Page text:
The Motorola Atrix 4G: The next revolution in Mobile Phones, with dual core Tegra2 architecture

By on February 10th, 2011 at 3:11 PM | Mobiles

The crazy docking Motorola Atrix 4G is just not beautiful to look at but indeed is one of the fastest smartphones “not” available today. Speaking of specs its equipped with a full GB of memory and 16GB of NAND, and is based on the the Tegra 2 framework from NVidia. Its unique feature though is it can be docked into a custom ultra thin notebook chassis and used to drive the notebook. Motorola calls this its webtop dock. Read on past the break for more pics and video.

Build quality is very good, as we’d expect from a Motorola device. The QHD (960 x 540) display is gorgeous and the phone feels ultra snappy, thanks to the dual-core processor running Froyo. In fact, despite still running preliminary firmware, it got a blazing 2,616 score on the Quadrant test. The power button at the top back of the Atrix 4G also serves as a fingerprint reader, and there’s a dual-LED flash flanking the 5 megapixel camera.

The HD multimedia dock features a power connector, three USB ports, and an HDMI output, along with an infrared remote. It turns the Atrix 4G into both a multimedia center, and at desktop PC when connected to a TV / monitor and keyboard / mouse.

The laptop dock features a 11.6-inch display, two USB ports, a very nice chiclet keyboard, and a comfortably-sized trackpad with two-finger scrolling. It’s super thin and light, and made of a lovely mix of aluminum and plastic. The Atrix 4G docks on the back left edge of the device, behind the display.

The Webtop app essentially turns the Atrix 4G into a full blown PC, complete with windowed UI, an Mac OS X-like application dock, a full version of Firefox with Flash 10.1 support, a file manager, and Citrix remote desktop support (shown connected to a PC running Windows 7 full screen).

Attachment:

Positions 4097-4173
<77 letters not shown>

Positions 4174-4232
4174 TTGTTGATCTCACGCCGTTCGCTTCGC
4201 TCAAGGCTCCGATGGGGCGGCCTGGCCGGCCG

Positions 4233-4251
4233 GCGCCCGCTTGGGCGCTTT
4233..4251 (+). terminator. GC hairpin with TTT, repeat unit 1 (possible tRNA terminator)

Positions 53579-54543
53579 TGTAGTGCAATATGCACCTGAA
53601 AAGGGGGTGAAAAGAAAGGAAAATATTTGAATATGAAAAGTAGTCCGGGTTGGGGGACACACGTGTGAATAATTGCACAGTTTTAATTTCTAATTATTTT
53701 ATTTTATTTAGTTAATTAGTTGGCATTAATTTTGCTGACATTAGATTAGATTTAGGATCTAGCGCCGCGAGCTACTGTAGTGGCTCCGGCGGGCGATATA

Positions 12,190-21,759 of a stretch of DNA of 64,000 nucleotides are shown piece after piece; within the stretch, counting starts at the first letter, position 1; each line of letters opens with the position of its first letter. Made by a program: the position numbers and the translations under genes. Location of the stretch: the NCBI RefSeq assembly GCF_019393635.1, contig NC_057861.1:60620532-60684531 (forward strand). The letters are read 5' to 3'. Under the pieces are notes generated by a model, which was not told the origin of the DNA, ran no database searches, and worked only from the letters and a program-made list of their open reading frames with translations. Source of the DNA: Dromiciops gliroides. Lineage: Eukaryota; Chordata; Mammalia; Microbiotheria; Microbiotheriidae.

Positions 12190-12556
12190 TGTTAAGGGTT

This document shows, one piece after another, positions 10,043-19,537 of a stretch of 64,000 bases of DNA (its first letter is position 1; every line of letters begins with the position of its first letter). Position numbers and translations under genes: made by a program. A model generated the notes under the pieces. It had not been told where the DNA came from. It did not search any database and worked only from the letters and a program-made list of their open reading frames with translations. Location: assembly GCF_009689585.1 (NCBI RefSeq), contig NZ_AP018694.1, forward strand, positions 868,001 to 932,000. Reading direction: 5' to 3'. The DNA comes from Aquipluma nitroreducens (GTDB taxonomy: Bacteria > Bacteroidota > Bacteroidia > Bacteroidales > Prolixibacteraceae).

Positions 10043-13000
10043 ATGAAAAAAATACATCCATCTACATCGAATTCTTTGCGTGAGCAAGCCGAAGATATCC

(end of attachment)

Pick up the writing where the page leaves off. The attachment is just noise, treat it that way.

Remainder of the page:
Also when you’re done with webtop mode, simply close the lid and your phone returns to normal. Motorola saves the state of your webtop so when you dock your phone again you get the exact same windows open as you had previously. Motorola insists that your webtop state is saved regardless of what you do to the phone as long as you don’t remove the battery – implying the webtop state is saved to NAND.

At first impressions this indeed is the future of convergence of our devices, its not just for geeks but its usability can make it a consumer success. Its snappy and hey with its Webtop Dock you can use it as a netbook as well. Not a bad deal. But this is indeed first of its kind, there will be certain issues which would eventually come to light. Till then this is the best Android Mobile Phone to come from the stable of Moto and no wonder it was the Winner of best of CES ‘2011 . Head over to the source link for a complete overview with many videos over at Motorola.

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Source: Motorola

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